Wednesday, April 26, 2023

Living with Ghosts


When I went to my mother's house yesterday, I took two boxes of loose photos with me.  There are photographs that I can't identify, people I don't know.  I would hand one to my mother and ask her about it.  There were a lot of photos of nothing, just land and sky or maybe a cottage or shack.  

"I don't know.  Maybe Canada,  It could be upper Michigan."

Apparently, my parents went places before me.  Huh.  But we'll get to all of that (perhaps) later.  I'm going back further.  This is my father in his navy outfit during World War II.  I have his discharge papers somewhere.  I have no sense of organization, or I would just pull them out (of wherever) and tell you the years he served.  Born in 1920, given the U.S. active involvement in the war between 1940 and 1945, he is probably twenty-two or twenty-three here.  He served as a machinist's mate in the South Pacific on a large ship.  How's that for vague.  A large ship.  As I write, my ignorance about much of this stuns me.  Was I never curious?  Did I not pay attention to the tales?  Or was my father, like so many others, reticent to talk about the war?

Pop would tell a funny story about how he got into the navy.  Drafted, he was asked in which branch of the service he wanted to serve.  He didn't want to go into the navy, he said, but he was nervous and when they asked him, he said "Navy."  Boom!  They put a stamp on his papers.  He said he tried to change it, but it was too late.  True tale?  Who the heck knows?  But he would follow that up with, a benediction.  "Being in the Navy was better.  You had a dry place to sleep and hot meals.  You didn't have to dig trenches and sleep in the mud or eat K-rations."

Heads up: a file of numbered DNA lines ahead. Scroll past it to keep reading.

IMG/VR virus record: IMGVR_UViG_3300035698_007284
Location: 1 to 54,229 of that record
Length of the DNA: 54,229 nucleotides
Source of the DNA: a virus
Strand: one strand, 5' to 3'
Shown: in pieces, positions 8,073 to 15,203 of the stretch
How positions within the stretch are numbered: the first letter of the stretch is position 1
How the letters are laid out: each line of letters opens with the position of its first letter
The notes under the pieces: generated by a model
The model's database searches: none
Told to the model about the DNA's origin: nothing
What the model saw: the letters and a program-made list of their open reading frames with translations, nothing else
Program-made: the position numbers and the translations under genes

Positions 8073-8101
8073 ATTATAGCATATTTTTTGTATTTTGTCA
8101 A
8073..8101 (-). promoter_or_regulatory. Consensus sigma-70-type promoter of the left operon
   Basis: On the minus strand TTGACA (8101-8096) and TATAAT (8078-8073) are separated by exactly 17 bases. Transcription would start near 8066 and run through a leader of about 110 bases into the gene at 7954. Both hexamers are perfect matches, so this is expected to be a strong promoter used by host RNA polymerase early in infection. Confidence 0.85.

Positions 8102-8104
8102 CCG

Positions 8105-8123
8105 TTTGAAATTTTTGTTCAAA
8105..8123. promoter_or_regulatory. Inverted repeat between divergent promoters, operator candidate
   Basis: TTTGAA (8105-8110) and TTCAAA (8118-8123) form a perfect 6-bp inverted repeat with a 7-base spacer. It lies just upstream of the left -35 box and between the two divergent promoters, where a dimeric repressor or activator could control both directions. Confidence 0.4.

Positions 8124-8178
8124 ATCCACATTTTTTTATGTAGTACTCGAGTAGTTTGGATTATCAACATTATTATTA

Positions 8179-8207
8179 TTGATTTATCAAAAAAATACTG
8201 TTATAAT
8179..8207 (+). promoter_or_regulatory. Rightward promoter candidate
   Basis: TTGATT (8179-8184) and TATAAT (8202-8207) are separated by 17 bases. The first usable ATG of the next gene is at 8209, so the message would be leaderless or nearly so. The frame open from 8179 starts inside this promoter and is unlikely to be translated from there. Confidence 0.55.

His "large ship" was in battle.  He told me a little but not much.  I know from a photo, at least, that the "large ship" had weapons.  

Dad's the second from the right on the top row.  He told me that he was almost courtmartialed for fighting.  He and his buddies went ashore for the first time after being I don't know how long at sea, but long enough that they were eager for some r and r.  Dad said he had never drunk liquor before, and that evening he drank for the first time.  He doesn't remember it, he said, but he woke up in the hoosegow.  His buddies told him that he had gotten into a fight with two military policeman and had hurt one of them pretty badly.  So he was being held on the ship until they could get him in front of whatever panel he would have to face.  When they put to sea, however, they were attacked by Japanese planes and it was an "all hands on deck" situation.  They let him out of his cell to man a station.  After that, he said, they just dropped the charges.  

This is one of the very few photos from that period in the box.  Shore leave.  I couldn't say where.  

Dad was married when he went into the navy.  He had a son named after him.  Junior.  While ashore one time, he got a tattoo with his wife's name inside a heart, two colors, blue and red, on his upper left arm.  It was a small tattoo, maybe two and a half or three inches tall.  He said he had tried to remove it with sandpaper after the divorce.  I remember the tat, but by the time I was around, it had faded and you could no longer read the name inside the heart, so I don't know if it was his wife's real name, "Myra," or the one I had always heard in reference to her, "Trixie."  

For real. My father was married to a woman named Trixie.